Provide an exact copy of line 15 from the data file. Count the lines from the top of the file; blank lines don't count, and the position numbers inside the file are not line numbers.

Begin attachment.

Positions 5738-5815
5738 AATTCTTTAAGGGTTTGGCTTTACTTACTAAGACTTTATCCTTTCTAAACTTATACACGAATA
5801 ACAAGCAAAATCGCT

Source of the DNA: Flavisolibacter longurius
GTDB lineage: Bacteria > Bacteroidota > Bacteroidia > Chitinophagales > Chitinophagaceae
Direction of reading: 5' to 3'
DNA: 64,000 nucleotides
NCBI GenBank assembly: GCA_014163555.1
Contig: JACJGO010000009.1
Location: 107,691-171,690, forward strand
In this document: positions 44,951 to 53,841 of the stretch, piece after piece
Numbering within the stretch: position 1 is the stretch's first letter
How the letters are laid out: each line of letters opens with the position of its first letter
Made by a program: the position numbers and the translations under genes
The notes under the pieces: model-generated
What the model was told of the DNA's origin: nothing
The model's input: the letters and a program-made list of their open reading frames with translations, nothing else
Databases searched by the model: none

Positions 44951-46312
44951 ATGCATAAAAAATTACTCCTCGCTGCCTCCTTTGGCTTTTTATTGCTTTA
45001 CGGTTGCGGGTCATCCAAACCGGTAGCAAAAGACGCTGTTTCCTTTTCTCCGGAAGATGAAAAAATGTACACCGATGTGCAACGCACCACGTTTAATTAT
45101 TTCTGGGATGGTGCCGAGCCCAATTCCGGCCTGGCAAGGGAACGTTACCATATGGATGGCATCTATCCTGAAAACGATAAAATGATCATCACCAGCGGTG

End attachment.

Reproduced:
The notes under the pieces: model-generated